A classically trained English actor, Hugh Bonneville spent years honing his craft on stage, including a stint with the Royal Shakespeare Company. Starting in 1990, he became a fixture on the British small screen. International audiences were charmed by his supporting turns in "Notting Hill" (1999) and "Mansfield Park" (1999), but he most impressed critics for his unforgettable turn as the young John Bayley opposite Kate Winslet in the acclaimed "Iris" (2001), which earned him a Best Supporting Actor BAFTA nomination. While continuing his steady presence on British television, he earned more international attention for his supporting turns as a publisher in "Hans Christian Andersen: My Life as a Fairy Tale" (Hallmark Channel, 2003), famed diarist Samuel Pepys in "Stage Beauty" (2004), Mr. Bennet in "Lost in Austen" (ITV, 2008) and Pontius Pilate in "Ben Hur" (ABC, 2010). He once again struck critical and commercial gold with his starring role as Robert, Earl of Grantham, in the beloved "Downton Abbey" (ITV, 2010-16), which saw him playing husband to Elizabeth McGovern. Immensely charismatic and talented, Hugh Bonneville displayed an amazing range, able to dazzle in comedy and drama as well as period and contemporary pieces.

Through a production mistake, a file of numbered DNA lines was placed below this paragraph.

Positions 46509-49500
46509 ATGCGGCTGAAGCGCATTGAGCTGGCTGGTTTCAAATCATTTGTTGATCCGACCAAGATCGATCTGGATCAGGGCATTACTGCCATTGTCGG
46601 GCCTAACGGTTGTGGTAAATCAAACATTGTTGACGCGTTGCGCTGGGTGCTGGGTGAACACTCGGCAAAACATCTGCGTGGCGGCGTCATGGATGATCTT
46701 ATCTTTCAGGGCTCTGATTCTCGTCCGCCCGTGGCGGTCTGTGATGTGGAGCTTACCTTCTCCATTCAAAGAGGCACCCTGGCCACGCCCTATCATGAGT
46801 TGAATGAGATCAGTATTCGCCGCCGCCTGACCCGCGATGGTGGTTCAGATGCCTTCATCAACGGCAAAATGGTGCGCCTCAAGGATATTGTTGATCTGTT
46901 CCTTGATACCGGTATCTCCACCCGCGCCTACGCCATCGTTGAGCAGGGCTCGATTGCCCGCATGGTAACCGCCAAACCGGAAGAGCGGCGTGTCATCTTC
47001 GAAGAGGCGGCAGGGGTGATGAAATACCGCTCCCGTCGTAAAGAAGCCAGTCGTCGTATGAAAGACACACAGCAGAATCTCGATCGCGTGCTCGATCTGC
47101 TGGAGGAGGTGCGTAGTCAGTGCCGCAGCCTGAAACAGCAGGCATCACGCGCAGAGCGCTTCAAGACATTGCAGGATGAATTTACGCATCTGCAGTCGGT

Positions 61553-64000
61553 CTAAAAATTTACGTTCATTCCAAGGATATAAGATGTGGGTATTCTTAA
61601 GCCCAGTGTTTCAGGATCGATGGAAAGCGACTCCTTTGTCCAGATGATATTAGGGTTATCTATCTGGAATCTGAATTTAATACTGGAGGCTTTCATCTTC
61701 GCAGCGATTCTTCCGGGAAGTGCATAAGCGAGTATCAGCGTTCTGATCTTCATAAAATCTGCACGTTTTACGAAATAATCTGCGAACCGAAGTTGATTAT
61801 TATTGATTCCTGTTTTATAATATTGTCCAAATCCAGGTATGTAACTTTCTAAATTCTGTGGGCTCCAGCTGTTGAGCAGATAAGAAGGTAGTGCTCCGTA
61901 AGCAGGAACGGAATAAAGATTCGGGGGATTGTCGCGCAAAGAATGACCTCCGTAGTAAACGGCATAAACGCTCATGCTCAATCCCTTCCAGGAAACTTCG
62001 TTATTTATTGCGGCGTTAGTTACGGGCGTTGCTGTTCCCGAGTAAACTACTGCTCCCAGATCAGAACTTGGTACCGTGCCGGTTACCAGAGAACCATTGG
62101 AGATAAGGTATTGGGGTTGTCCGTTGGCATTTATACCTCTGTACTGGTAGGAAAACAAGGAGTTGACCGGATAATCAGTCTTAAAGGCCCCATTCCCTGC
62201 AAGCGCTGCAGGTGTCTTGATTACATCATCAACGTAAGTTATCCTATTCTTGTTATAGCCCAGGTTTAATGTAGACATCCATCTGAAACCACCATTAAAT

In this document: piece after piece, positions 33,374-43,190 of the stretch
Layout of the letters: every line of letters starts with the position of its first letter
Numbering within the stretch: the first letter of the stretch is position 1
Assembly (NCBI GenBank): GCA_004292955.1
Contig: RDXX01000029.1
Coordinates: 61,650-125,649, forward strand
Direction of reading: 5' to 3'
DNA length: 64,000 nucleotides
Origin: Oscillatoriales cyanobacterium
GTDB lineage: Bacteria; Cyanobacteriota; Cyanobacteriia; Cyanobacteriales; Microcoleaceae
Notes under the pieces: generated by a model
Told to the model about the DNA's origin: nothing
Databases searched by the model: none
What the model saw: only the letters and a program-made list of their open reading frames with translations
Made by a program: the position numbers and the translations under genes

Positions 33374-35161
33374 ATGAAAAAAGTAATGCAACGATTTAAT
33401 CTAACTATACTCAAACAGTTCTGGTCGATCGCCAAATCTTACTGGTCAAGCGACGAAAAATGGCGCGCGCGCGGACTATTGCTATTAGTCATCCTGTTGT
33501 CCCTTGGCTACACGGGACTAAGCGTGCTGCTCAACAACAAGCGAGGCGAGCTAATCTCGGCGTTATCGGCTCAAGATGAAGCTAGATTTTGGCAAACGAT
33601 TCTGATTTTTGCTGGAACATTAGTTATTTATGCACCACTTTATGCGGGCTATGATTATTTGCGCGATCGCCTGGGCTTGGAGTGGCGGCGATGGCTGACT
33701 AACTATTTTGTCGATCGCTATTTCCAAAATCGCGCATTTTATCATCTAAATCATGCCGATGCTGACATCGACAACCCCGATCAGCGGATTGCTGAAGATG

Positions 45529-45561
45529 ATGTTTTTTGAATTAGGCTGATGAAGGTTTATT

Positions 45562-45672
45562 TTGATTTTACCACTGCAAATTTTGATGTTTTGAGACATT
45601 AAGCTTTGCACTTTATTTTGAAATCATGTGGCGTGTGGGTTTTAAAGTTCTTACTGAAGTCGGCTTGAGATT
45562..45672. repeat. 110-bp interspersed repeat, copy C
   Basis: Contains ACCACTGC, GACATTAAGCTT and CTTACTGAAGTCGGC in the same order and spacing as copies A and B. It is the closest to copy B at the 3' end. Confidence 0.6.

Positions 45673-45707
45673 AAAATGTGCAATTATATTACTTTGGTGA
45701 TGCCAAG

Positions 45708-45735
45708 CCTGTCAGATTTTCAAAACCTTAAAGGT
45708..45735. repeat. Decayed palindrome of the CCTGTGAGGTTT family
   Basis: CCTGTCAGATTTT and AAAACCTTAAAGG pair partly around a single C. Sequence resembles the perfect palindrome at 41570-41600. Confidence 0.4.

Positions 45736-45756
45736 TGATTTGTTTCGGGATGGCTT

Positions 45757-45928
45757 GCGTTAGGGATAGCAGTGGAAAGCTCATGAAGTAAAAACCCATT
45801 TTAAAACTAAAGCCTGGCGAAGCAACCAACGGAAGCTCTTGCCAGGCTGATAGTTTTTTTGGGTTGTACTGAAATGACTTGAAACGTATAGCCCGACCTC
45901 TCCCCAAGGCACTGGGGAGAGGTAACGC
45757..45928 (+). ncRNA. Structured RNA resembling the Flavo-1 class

Born Nov. 10, 1963 in London, England, Hugh Richard Bonneville Williams was a classically trained actor who graduated from the National Youth Theatre, the University of Cambridge, and the Webber Douglas Academy of Dramatic Art. After beginning his professional stage career, he joined the National Theatre in 1987, then the Royal Shakespeare Company in 1991, where he played Laertes to Kenneth Branagh's Hamlet. Bonneville made his onscreen debut with a slew of television appearances, including roles in "Chancer" (ITV, 1990-91), "Dodgem" (BBC, 1991) and "The Memoirs of Sherlock Holmes" (PBS, 1994). After his film debut in 1994's "Frankenstein," he landed recurring roles on "The Vet" (BBC, 1995), "Married for Life" (ITV, 1996), "Get Well Soon" (BBC, 1997) and "Mosley" (Channel 4, 1998).
For his film roles, Bonneville was frequently cast as lovable bumbling characters, including crowd-pleasing turns in "Notting Hill" (1999), "Mansfield Park" (1999) and "Blow Dry" (2001). He starred in "The Cazalets" (PBS, 2001) but earned some of his most glowing reviews for playing the young John Bayley opposite Kate Winslet in the wrenching biopic of the writer Iris Murdoch in the internationally acclaimed "Iris" (2001). Bonneville earned a slew of plaudits, winning the Berlin International Film Festival's New Talent Award as well as nominations for a Best Supporting Actor BAFTA and European Film Award. He took darker roles in "Daniel Deronda" (BBC, 2002) and "The Commander" (ITV, 2003), playing murderer James Lampton, a role he reprised in two 2005 sequels.